Jesse Jackson’s ‘Diversity’ Means Discrimination for Asians

Jesse Jackson is attempting to impose his idea of “diversity” on the tech industry, insisting the government has a role to play in ensuring that women and minorities are fairly represented. However, Asians are the only overrepresented group when comparing tech industry ethnicity statistics with national ones. Asians make up roughly 5 percent of the national population and 30 to 40 percent of employees at top tech companies.


In order to achieve greater “diversity,” Jackson has long supported treating people differently based on skin color, using racial preferences and quotas to help some applicants and hurt others. Sadly, Asians Americans far too often receive the short end of the diversity stick and are required to compete at much higher standards just to make up for the special consideration received by other groups. Moreover, they are used as a diversity football.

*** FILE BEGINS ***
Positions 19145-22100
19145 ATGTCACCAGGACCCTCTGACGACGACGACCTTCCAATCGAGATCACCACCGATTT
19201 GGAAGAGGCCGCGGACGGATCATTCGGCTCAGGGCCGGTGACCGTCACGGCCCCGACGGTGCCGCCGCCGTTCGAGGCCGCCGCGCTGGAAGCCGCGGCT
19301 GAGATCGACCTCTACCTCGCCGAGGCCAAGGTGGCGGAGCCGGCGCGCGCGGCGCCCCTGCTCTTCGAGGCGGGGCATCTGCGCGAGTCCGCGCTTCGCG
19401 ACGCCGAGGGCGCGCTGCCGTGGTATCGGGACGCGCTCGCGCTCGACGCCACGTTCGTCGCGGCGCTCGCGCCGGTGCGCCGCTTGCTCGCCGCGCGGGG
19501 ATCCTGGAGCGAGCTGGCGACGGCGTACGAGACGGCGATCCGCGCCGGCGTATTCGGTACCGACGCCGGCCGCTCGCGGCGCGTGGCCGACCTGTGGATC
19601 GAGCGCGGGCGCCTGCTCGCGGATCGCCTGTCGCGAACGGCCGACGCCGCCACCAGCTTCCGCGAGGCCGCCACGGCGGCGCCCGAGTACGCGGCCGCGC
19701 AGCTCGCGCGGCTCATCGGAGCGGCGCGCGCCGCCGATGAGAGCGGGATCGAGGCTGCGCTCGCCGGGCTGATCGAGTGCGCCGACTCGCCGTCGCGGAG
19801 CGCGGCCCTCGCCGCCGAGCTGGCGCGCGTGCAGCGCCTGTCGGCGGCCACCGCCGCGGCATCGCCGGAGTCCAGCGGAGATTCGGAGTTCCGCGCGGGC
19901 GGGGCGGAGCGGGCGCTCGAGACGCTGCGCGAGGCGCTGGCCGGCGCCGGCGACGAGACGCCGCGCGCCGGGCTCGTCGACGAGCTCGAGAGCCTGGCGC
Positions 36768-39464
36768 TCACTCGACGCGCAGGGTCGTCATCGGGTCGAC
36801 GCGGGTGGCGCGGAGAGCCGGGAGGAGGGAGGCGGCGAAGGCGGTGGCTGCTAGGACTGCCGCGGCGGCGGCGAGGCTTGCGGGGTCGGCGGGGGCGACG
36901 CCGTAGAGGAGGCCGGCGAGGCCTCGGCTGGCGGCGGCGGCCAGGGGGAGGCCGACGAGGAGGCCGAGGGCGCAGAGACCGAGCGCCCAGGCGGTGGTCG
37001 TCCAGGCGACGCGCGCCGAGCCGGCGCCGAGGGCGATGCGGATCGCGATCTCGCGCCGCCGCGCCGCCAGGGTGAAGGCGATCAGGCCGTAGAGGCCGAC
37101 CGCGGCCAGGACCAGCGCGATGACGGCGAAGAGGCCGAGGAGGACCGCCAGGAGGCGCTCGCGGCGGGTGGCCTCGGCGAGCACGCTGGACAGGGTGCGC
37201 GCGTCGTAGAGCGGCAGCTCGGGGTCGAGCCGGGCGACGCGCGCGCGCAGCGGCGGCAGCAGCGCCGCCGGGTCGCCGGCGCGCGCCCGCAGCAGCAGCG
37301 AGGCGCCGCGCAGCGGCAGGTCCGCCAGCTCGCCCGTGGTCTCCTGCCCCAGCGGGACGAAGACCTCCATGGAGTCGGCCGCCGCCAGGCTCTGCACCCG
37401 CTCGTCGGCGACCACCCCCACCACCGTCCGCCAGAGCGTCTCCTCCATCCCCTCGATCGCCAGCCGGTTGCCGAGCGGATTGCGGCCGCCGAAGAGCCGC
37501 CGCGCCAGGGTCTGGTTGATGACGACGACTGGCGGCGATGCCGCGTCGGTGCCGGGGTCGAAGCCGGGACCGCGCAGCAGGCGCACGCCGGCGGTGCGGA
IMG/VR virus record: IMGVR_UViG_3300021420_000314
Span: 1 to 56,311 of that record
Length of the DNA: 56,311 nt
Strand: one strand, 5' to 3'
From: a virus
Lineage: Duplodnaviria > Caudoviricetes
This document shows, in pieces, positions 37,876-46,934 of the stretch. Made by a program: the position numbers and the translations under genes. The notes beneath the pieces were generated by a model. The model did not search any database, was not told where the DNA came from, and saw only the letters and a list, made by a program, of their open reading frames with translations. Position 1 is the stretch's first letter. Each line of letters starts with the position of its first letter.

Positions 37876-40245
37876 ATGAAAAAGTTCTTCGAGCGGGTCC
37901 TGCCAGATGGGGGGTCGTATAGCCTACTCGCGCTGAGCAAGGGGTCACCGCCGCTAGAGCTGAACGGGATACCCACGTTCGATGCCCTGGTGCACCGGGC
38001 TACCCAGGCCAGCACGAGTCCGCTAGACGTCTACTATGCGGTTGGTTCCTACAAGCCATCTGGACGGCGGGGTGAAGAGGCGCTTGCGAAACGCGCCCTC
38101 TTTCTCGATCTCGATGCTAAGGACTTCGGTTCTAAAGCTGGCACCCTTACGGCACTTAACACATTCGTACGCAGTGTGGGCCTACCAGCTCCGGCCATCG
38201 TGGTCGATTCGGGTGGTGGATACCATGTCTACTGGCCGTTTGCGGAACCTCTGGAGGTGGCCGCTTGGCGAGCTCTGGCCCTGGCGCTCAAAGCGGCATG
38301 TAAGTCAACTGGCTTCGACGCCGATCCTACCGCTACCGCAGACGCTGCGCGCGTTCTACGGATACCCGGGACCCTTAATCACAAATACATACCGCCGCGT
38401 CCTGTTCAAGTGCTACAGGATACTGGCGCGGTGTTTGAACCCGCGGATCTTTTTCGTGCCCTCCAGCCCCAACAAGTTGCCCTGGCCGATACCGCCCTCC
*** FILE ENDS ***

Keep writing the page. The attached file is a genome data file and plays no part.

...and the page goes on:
In a recent USA Today article about Jackson’s new endeavors, the author subtly manipulated the stats. First she writes that “whites and Asians comprise 88% to 91%” of employees at Twitter, Google, Facebook, Yahoo, and LinkedIn. Yet in the next paragraph, she lumps Asian with black and Hispanic statistics to demonstrate the diversity of Twitter’s users. Asians are used to show a low level of diversity in employment, but a high level of diversity in customers.


So which is it, do Asians add to diversity or not?


Rather than striving to socially engineer specific racial outcomes, we should instead ensure that every person is treated equally as a unique individual based on the unique skills, achievements, character, opinions, and background they bring to the table.


- Jennifer Gratz